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Volume II No.4

WORLD, REGION & NATION

Published 25 February 2021

Dear Reader,

The Coronavirus-19 and its variants continue their deadly march all over the world. At this writing the virus has infected more than 113 million people and has killed more 2.5 million.

Again, this is your WRN Briefer Jamil Maidan Flores writing and observing the world from Jakarta, and inviting your attention to developments of vital significance.

A Ray of Hope

Interestingly the developing countries of Africa and Asia seem to be faring better in the pandemic than the most developed countries. In fact, the United States has taken the brunt of the virus’s fury, with 28.9 million having been infected and more than half a million dying from it.

Here in Southeast Asia, the hardest hit is Indonesia with 1.3 million cases and 35,000 deaths, followed by the Philippines with more than 566,000 cases and more than 12,000 deaths. The other countries of the ASEAN region have much lower rates of infections and fatalities. (Sources: worldometer.info and www.csis.org)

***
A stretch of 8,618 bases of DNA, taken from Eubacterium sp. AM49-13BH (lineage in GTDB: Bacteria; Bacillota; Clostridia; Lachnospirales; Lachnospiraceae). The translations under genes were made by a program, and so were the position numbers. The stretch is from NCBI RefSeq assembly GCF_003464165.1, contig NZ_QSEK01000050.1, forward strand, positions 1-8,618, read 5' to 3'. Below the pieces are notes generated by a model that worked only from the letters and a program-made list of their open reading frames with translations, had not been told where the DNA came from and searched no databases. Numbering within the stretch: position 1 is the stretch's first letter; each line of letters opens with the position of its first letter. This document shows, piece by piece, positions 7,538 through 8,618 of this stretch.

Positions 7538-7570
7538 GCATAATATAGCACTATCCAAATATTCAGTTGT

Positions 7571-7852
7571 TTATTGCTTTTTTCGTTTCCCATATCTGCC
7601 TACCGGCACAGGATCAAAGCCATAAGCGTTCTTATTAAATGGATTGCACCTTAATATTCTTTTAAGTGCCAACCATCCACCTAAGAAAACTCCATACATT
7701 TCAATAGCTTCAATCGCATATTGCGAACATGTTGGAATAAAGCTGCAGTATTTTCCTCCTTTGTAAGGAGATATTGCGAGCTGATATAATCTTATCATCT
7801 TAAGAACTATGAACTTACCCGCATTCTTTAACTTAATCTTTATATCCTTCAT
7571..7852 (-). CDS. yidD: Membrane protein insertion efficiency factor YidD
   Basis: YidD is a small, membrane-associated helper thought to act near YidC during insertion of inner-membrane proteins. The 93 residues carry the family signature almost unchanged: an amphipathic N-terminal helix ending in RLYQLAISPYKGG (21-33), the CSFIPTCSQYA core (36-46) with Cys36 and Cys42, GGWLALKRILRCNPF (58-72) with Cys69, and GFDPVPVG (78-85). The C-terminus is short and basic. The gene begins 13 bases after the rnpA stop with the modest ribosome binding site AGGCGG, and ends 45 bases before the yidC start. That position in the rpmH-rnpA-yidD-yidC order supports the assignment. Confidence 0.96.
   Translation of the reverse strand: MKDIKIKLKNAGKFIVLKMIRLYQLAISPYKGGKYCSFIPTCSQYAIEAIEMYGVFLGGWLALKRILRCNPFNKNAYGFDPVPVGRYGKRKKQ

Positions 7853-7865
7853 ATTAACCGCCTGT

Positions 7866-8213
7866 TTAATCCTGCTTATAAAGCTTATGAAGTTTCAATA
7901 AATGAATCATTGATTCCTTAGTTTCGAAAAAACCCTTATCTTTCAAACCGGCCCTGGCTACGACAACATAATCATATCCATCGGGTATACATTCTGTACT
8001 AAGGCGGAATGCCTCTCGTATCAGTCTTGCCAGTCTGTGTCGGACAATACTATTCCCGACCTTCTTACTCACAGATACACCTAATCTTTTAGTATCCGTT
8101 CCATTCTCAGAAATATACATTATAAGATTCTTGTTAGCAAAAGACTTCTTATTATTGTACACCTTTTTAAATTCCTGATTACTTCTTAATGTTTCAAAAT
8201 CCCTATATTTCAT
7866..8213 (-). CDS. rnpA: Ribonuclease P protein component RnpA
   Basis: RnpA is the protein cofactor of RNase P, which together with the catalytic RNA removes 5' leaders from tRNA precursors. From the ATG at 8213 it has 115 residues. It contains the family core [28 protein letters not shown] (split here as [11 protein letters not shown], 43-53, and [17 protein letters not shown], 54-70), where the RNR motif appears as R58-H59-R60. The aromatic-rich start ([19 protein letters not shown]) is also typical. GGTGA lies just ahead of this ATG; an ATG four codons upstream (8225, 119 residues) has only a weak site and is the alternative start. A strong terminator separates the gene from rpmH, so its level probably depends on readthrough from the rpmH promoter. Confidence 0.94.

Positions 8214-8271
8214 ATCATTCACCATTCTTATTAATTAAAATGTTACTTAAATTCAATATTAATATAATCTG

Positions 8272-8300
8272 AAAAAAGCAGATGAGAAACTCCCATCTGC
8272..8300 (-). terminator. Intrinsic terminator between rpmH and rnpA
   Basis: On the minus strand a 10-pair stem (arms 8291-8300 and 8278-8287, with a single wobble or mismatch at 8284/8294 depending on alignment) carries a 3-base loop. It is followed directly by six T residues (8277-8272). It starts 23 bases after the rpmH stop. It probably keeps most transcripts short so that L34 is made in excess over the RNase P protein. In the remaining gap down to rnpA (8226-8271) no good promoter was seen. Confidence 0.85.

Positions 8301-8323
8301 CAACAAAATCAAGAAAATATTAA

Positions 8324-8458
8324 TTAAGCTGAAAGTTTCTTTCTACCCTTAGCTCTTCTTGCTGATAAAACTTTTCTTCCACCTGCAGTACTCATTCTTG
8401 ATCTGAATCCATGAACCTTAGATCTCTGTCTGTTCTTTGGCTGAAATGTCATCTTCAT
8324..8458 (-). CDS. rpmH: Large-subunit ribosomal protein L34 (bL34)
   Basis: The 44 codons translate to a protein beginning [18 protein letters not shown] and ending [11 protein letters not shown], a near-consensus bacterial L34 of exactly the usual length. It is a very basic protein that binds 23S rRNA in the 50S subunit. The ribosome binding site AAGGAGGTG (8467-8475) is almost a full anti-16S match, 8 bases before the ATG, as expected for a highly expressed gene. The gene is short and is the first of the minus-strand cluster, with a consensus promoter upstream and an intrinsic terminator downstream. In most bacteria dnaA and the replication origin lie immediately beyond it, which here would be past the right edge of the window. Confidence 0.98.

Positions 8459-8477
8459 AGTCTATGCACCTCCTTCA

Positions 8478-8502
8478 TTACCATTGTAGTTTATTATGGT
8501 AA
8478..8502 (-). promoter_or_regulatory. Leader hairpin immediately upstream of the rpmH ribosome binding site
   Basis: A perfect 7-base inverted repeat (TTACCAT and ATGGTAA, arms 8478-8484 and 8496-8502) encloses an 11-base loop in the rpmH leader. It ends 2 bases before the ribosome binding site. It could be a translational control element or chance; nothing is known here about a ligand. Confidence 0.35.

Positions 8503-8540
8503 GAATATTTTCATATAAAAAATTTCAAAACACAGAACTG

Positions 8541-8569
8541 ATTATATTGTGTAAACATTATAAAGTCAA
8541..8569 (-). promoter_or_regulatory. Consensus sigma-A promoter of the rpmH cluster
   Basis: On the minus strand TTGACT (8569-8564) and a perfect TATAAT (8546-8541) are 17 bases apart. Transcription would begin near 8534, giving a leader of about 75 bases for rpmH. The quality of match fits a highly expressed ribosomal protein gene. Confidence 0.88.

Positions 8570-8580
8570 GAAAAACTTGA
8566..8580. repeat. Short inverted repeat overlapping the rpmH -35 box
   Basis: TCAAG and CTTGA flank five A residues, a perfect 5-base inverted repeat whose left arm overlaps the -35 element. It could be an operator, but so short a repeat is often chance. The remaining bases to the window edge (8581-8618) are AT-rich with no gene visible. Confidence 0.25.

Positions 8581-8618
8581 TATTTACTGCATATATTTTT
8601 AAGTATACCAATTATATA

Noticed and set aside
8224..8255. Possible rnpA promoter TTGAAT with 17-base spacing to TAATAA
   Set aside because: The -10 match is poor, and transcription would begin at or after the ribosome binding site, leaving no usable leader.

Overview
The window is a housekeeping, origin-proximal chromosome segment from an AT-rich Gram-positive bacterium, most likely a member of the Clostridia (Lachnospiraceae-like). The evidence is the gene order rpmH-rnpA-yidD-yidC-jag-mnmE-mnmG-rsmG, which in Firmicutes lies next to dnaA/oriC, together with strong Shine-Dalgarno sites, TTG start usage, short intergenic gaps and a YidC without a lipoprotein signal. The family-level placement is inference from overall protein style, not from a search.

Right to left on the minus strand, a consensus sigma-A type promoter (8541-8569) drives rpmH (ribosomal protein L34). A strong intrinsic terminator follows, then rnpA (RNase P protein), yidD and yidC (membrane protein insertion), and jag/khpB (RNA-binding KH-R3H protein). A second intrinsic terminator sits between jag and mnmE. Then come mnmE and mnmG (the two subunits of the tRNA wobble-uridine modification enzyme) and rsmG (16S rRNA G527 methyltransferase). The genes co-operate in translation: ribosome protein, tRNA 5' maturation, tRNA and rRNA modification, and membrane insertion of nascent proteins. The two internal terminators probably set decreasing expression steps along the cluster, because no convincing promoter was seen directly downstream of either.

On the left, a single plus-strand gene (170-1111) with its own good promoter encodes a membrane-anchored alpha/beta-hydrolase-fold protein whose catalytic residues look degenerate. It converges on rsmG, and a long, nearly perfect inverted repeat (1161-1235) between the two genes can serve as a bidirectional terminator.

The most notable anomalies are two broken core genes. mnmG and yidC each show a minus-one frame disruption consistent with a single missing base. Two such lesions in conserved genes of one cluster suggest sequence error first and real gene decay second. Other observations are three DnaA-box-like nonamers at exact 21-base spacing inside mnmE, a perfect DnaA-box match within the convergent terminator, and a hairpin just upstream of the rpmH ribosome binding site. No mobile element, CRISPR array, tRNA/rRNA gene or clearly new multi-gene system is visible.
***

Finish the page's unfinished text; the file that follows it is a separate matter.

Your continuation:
In recent days, however, the light at the end of the pandemic tunnel has shone a bit brighter as several countries are massively rolling out vaccines and supplies of vaccines are beginning to arrive in the developing world.

The first shipment of COVID-19 vaccines distributed by the COVAX Facility arrives at the Kotoka International Airport in Accra, Ghana. The West African country has become the first nation to receive vaccines acquired through the UN-backed COVAX initiative. (Photo: UNICEF)

Importantly, various vaccines have proven effective in preventing severity of symptoms and transmission of the disease. That is why in countries where vaccines are being rolled out, the rates of hospitalization and fatalities are going down.

To learn more about a watershed global development in the distribution of vaccines to poor countries being carried out by the UN-supported COVAX program, click here.

Meanwhile, we have some sad news.

Death Comes for the Ambassador